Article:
December 3, 2014
In a truly unfortunate revelation, Efraim Zuroff, a Jew “Nazi hunter” and director of the Simon Wiesenthal Center’s Israel office, said that Adolf Eichmann’s top lieutenant, Alois Brunner, escaped capture for good, as it turns out that he died four years ago in Syria.
Brunner was responsible for the deportation of countless amounts of Jews to death camps where they were gassed by the trillions and then subsequently transformed into lampshades.
Mr. Brunner was tried in absentia and sentenced to death by France in 1954, and he had been the subject of at least two assassination attempts attributed to the Mossad, the Israeli secret service.
“He was a notorious anti-Semite, sadist, fanatic Nazi,” Mr. Zuroff said in a telephone interview on Monday, after the British newspaper The Sunday Express reported his confirmation of Mr. Brunner’s death. “The only known interview we have with him was to a German newsmagazine in 1985, in which he was asked if he had any regrets, and he said, ‘My only regret is I didn’t murder more Jews.’ ”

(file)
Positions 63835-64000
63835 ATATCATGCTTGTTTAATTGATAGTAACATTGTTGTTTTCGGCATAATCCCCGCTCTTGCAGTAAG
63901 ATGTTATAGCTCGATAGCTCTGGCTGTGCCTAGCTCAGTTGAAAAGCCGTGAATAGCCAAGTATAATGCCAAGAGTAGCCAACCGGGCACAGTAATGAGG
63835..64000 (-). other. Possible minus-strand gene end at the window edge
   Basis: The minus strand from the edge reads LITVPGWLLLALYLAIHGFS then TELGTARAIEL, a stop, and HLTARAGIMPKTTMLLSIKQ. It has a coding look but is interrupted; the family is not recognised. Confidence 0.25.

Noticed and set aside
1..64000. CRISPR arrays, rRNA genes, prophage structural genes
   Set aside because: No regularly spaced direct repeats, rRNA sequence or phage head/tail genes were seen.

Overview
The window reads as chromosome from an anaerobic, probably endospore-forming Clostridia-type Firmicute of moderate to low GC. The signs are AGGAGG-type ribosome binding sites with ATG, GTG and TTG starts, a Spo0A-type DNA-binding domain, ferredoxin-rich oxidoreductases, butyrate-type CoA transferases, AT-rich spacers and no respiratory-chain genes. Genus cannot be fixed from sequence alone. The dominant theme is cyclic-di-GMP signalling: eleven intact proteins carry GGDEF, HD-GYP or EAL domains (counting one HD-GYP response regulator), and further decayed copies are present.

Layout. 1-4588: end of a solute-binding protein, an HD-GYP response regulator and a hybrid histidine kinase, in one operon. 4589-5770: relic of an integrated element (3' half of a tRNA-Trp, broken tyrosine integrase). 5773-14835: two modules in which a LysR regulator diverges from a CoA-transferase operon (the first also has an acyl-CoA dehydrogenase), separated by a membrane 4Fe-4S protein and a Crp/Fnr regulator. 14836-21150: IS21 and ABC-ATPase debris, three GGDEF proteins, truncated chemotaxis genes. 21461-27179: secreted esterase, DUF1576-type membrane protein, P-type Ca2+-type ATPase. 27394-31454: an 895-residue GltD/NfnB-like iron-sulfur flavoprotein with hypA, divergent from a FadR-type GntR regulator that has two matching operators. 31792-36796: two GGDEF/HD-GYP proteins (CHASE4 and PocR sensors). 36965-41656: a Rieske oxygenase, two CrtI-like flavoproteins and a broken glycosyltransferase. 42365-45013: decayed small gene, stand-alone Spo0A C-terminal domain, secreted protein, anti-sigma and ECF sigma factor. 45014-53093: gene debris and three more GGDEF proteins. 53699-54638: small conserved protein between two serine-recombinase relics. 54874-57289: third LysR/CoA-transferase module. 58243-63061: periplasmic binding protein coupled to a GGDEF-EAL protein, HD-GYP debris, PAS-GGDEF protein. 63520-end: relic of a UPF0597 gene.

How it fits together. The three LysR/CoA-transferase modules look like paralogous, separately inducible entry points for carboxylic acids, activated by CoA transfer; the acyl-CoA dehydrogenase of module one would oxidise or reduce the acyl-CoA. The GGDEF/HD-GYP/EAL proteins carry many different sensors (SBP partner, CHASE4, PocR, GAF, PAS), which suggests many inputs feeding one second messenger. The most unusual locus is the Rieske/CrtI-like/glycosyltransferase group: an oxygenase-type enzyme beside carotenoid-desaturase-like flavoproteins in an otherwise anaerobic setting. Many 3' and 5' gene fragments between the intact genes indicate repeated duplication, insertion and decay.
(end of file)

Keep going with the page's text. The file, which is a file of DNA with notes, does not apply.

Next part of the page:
The Wiesenthal Center did not announce Mr. Brunner’s death when the German operative reported it in 2010, or this year, when it published its annual list of fugitives without him on it. Mr. Zuroff said it only came up now because of an inquiry by The Sunday Express.
Born in Austria, Mr. Brunner joined the Nazi Party in 1931 and the SS in 1938, and he led the Vienna-based Central Office for Jewish Emigration from 1939 to 1943, according to the research center at Yad Vashem, the Holocaust museum and memorial in Jerusalem.
When he took control of the Drancy detention camp in July 1943, Yad Vashem said, “the inmates’ conditions deteriorated rapidly, and deportations to Auschwitz were stepped up.”
Mr. Zuroff said Mr. Brunner was involved in the deportation of 47,000 Jews from Austria, 44,000 from Greece, 23,500 from France and 14,000 from Slovakia.
Hunting for 100-year-old Nazi war criminals is such a noble cause. If you don’t agree then you might be a Naziwhowantstogassixtrillionjews.